Being location-independent may mean freeing yourself from being tied down to any one place, but working online doesn’t necessarily mean escaping all the drudge that goes with employment. We often get asked questions about all the nitty gritty details of being digital nomads and working online – how we pay taxes when working abroad, do we have a pension, and so on. The answers are often less than simple as the genre of digital nomad is a relatively new one and lots of the old bureaucratic processes haven’t quite caught up with it yet. This results in a lot of grey areas, and you’ll find that many digital nomads and ex-pats have different answers about how they navigate the system.
Working abroad tax tips
We’ve put these digital nomad guides together to share our specific experiences as digital nomads. They are meant as a means of sharing what we do and what we’ve learned, rather than instructions on what you should do. Remember, we are in no way financial or legal experts, and there will be different answers for different people. However, we hope they’ll be useful to you as a starting point and another voice in the ‘how to be digital nomads’ debate.
This guide focuses on all things money including tips for working abroad taxes, pensions, retirement and banking. It could be useful for ex-pats, career breakers, and gap year students as well as digital nomads. We’ve written another guide covering visas, communications, insurance and voting.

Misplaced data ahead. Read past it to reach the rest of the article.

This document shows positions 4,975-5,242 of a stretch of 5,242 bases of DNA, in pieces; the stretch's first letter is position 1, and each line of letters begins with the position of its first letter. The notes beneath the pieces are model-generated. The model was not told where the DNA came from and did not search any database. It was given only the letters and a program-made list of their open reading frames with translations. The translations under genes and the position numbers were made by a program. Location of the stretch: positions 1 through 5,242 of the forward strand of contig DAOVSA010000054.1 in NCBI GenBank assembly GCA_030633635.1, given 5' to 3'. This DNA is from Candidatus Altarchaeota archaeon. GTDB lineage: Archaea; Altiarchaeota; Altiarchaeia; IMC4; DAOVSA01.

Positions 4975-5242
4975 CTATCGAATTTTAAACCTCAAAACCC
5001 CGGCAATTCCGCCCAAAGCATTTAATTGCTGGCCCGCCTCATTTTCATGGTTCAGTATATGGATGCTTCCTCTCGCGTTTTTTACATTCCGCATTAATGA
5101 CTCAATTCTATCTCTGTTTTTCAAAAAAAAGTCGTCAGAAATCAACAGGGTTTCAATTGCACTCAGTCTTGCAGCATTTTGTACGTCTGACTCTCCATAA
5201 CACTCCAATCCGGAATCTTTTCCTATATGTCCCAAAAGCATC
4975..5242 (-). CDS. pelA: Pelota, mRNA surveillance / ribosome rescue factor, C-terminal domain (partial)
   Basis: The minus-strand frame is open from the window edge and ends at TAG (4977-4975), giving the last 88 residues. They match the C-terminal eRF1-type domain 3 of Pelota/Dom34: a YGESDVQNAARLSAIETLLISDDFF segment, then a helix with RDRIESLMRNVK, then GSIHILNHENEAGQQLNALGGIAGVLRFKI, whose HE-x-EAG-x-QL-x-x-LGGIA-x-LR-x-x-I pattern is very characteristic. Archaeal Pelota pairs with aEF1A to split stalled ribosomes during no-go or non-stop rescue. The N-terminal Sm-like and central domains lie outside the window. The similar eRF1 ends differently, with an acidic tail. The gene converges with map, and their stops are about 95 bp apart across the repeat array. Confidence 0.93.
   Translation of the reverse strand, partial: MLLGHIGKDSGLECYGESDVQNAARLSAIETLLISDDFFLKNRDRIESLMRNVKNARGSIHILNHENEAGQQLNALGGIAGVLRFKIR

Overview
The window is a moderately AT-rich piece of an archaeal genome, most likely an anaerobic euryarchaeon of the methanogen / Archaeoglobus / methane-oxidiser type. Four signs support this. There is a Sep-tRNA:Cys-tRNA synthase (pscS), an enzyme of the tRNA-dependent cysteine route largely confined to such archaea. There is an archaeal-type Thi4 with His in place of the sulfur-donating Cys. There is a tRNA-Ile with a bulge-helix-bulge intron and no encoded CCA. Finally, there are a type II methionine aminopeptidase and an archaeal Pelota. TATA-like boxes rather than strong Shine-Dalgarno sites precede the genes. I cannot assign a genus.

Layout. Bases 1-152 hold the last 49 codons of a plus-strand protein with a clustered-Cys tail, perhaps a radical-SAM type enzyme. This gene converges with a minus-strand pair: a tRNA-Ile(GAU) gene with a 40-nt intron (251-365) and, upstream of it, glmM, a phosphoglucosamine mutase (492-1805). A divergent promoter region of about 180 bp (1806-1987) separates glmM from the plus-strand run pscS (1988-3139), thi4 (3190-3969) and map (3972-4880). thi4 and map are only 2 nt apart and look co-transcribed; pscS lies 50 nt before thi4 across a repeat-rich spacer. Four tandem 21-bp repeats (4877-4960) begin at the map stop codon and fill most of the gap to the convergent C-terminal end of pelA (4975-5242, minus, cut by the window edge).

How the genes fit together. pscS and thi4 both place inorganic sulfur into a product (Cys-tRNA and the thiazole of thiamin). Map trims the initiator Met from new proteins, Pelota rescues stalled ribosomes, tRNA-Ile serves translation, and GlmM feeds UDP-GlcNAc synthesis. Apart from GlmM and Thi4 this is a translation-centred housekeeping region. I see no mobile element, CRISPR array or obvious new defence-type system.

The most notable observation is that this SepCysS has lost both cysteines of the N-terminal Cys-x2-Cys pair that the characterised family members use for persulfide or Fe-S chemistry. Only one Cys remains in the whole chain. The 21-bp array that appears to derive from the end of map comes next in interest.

Please note that as we’re from the UK, our experience is most relevant to UK nationals.That said some of the general principles apply worldwide.
Taxes for UK residents living abroad
This is one of the first questions people tend to ask. How/where do digital nomads and people working online pay tax?
The answer for us is the UK. We’re both registered as self-employed and do our own self-assessment tax returns. The reason for this is that although we’re living abroad, we’re still considered residents in the UK. Even though we don’t live in the UK full-time, we choose to be resident there as it comes with benefits such as having an address, a pension, and healthcare. We also own a house in the UK so have to pay tax on the rental income from that. It makes sense for us to pay all our tax in one place.
Other nomads choose to become resident in a different country where tax rates are lower, and some forego residency altogether and become tax nomads. This can mean avoiding tax altogether if you never spend more than 180 days in any one place. We haven’t done this so can’t say much on the subject.
If Steve and I were to start spending long periods of time in one particular country other than the UK, our tax would become a little more complicated. We’d likely have to pay taxes on anything we earned while living in that country. Fortunately, the UK has a double taxation treaty with many other countries, meaning we wouldn’t have to pay our taxes twice. However, this isn’t always the case so do double check that a double taxation treaty is in place with the country you plan to stay in.
It should also be noted that some countries have rules that ask you to pay taxes on any money earned there regardless of how long you’re there for. You need to check with individual countries to see if this is the case.
Another option we’ve heard people go with is to set up a corporation based in your home country, which would make all money earned originate there. If you go down this route, it’s best you speak to an accountant, as it’s definitely a more complicated option.
Pension / retirement planning for long-term travellers
When you register as self-employed in the UK, you are also supposed to register for Class 2 National Insurance contributions. If you pay these for 35 years, you are entitled to the full state pension when you retire. If you earn less than £5,725 a year then you can apply for an exemption. However, doing so will count against your 35 years. At less than £3 a week for a pension of around £140 a week, we consider it worth it.